I taught this as a graduate seminar in the Winter semester of 2005.  Gilles Deleuze has been a major friend to me over the past nearly ten years, both in my personal life and in my thought and writing.  For academics in the US, he's mostly thought of in combination with Felix Guattari, the late French psychoanalyst with whom he wrote several volumes, most famously the two-volume work "Capitalism and Schizophrenia" (Vol. 1 Anti-oedipus; Vol. 2 A Thousand Plateaus).  But he also wrote over the course of his adult life a series of studies of philosophers who were important to him.  It's these books that I want to read with the participants in my seminar.  In them, Deleuze draws out what are to him the most important creations of these different philosophers through close careful readings of their works.  Something quite remarkable happens when Deleuze is doing these close readings.  On the one hand, everything he takes from these guys is meticulously cited (and almost nothing else enters into the readings, no secondary materials, etc.).  On the other hand, most philosophical experts on these different philosophers don't recognize Deleuze's version of them.  So clearly Deleuze is making something up, making up a scarcely recognizable image of some of these thinkers, but he seems to manage to do so by staying very, very close to their texts.  This way of reading and writing fascinates me.  He's like an ant crawling along the surface of these texts and offering thereby a perspective unavailable to other methods of reading.  In my seminar, I hope that we too read like ants, crawling along the surface of Deleuze's books, making our own images of Deleuze's vocabulary of concepts, drawing up an inventory of what he created, but also, ideally, in the process putting Deleuze into contact with other forces and lines of thought and writing that might have been unfamiliar to him.

Course Schedule

Week I    Course Introduction

Week II             Empiricism and Subjectivity (1953), “Preface to the English-Language Edition” and Chapters 1, 2, and 3 (pp ix - x; pp. 21 - 72)

Week III        Empiricism and Subjectivity (1953), Chapters 4, 5, and 6 and “Conclusion: Purposiveness” (pp. 73 - 133)

Week IV     Nietzsche and Philosophy (1962), “Preface to the English Translation” and Chapters 1, 2, and 3 (pp ix - xiv; pp. 1 - 110)

Week V             Nietzsche and Philosophy (1962), Chapters 4 and 5, and Conclusion (pp. 111 - 198)

Week VI             Bergsonism (1966), Chapters 1, 2, and 3 (pp. 13 - 72)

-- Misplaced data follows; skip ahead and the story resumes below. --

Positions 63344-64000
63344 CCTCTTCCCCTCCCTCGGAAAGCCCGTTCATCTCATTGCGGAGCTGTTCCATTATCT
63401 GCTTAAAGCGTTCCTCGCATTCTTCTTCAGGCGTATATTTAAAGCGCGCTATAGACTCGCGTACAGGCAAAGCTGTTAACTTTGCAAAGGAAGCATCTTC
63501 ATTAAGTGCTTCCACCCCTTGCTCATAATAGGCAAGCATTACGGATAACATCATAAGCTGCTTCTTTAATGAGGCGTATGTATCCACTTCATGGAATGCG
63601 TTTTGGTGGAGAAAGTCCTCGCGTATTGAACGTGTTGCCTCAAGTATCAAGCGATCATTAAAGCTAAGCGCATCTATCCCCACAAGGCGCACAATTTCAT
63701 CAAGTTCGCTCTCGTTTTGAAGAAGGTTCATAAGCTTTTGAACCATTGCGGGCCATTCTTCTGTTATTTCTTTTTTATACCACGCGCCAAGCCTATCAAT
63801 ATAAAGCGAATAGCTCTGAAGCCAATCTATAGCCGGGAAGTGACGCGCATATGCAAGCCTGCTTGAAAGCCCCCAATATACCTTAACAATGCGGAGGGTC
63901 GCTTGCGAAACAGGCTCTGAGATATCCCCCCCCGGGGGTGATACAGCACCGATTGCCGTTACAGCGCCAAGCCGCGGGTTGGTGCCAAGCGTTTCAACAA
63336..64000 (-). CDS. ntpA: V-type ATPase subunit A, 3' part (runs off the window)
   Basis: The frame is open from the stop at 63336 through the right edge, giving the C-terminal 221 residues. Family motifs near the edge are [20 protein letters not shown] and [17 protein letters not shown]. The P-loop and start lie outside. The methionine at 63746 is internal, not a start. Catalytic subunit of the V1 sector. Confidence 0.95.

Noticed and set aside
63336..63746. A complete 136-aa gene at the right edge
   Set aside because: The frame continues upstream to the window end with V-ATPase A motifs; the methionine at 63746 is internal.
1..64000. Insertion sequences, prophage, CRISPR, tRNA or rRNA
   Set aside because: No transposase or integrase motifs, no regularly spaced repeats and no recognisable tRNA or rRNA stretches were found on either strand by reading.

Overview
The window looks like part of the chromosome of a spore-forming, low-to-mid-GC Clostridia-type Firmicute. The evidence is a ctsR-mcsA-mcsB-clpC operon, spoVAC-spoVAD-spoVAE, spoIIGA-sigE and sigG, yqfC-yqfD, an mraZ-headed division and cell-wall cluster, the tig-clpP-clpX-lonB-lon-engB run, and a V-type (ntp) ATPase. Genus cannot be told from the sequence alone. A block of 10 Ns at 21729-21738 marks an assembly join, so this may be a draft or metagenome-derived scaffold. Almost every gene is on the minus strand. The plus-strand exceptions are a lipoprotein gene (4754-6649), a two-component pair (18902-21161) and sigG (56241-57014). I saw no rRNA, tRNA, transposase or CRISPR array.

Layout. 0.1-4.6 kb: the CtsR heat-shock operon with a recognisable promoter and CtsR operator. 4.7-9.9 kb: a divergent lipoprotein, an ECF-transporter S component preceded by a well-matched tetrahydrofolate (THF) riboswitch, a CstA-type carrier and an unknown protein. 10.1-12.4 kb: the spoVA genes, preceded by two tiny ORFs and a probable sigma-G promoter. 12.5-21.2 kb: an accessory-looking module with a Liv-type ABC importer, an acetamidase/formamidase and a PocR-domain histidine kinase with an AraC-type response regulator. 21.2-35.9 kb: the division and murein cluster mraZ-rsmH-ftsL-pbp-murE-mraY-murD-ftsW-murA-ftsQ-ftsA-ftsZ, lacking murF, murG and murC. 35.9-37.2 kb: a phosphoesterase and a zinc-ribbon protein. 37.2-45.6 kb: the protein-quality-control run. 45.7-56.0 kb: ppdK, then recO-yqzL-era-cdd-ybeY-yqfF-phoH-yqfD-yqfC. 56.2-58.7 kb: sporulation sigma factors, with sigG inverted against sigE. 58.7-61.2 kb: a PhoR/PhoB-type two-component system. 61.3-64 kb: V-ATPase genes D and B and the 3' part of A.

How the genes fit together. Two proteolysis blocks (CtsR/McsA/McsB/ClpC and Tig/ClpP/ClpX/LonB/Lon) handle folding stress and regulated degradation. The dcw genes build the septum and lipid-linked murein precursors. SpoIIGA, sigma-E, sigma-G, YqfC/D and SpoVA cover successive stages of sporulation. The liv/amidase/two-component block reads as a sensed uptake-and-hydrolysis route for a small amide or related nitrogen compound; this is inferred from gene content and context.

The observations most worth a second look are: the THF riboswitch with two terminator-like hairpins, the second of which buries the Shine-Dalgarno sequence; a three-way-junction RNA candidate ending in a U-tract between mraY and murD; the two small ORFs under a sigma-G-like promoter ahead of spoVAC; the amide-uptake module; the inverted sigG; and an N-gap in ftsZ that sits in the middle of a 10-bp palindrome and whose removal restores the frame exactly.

Week VII             Bergsonism (1966), Chapters 4 and 5 and “A Return to Bergson” (pp. 73 -118)

Week VIII        Expressionism in Philosophy: Spinoza (1968), “Introduction” and Part One: “The Triads of Substance”: Chapters I – V (pp. 13 - 95)

Week IX     “            “, Part Two: “Parallelism and Immanence”: Chapters VI – XI (pp. 99 – 186)

Week X     “            “, Part Three: “The Theory of Finite Modes”: Chapters XII – IXX, Conclusion, and Appendix (pp. 191 – 350)

Week XI             Spinoza: Practical Philosophy (1970, rev. 1981), Chapters 1, 2, 3, 5, and 6 (pp. 3 – 43; pp. 110-130)

Group Presentation I (students in groups): Deleuze’s “independent” Philosophy (Difference and Repetition, Logic of Sense)

Week XII       The Fold (Leibniz, 1983), Part I: “The Fold”: Chapters 1, 2, and 3 (pp. 3 – 38)

Group Presentation II (students in groups): Deleuze and Guattari (Anti-Oedipus, A Thousand Plateaus, What is Philosophy?)

Week XIII     “            “, Part II: “Inclusions”: Chapters, 4, 5, and 6 (pp. 41 – 82)

Group Presentation III (students in groups): Proust and the Arts (Literature: Proust and Signs, Masochism, Kafka: Towards a  Minor Literature, Essays: Critical and Clinical; Cinema: Cinema I: The Time Image, Cinema II: The Movement Image; Painting: Logic of Sensation: Francis Bacon)

Week XIV     “            “, Part III: “Having a Body”: Chapters 7, 8, and 9 (pp. 85-137)

Group Presentation Presentation IV (students in groups): Others On Deleuze (Zizek, Organs Without Bodies: Deleuze and Consequences, Badiou, Deleuze: The Clamor of Being)

Participant Expectations

1.Reading (obviously, slowly, thoughtfully, carefully, as though life depended on it)

2.Individual Presentation: guide the rest of us through your understanding of the week’s assigned reading (can be as systematic or not as you like, as long as you need to give the rest of us a sense of what stood out for you in the reading and thus also some points of departure for our discussion).  We can preassign these, or we might choose each week’s presenter at random.

3.Group Presentation

4.Weekly discussion piece (317 words): due to the entire group on each Monday by 5 pm.  (Pick one word or passage from the week’s reading – put it at the top of your page, with the reference[s] to the text from which it’s coming.  Then write 317 words – no more, no less – taking that passage in whatever direction interests you:  other issues from the course, things that others have written, issues or problems in your own work outside the seminar, the daily newspaper, whatever…)

5.Final Paper (desirability and/or nature to be determined)

 


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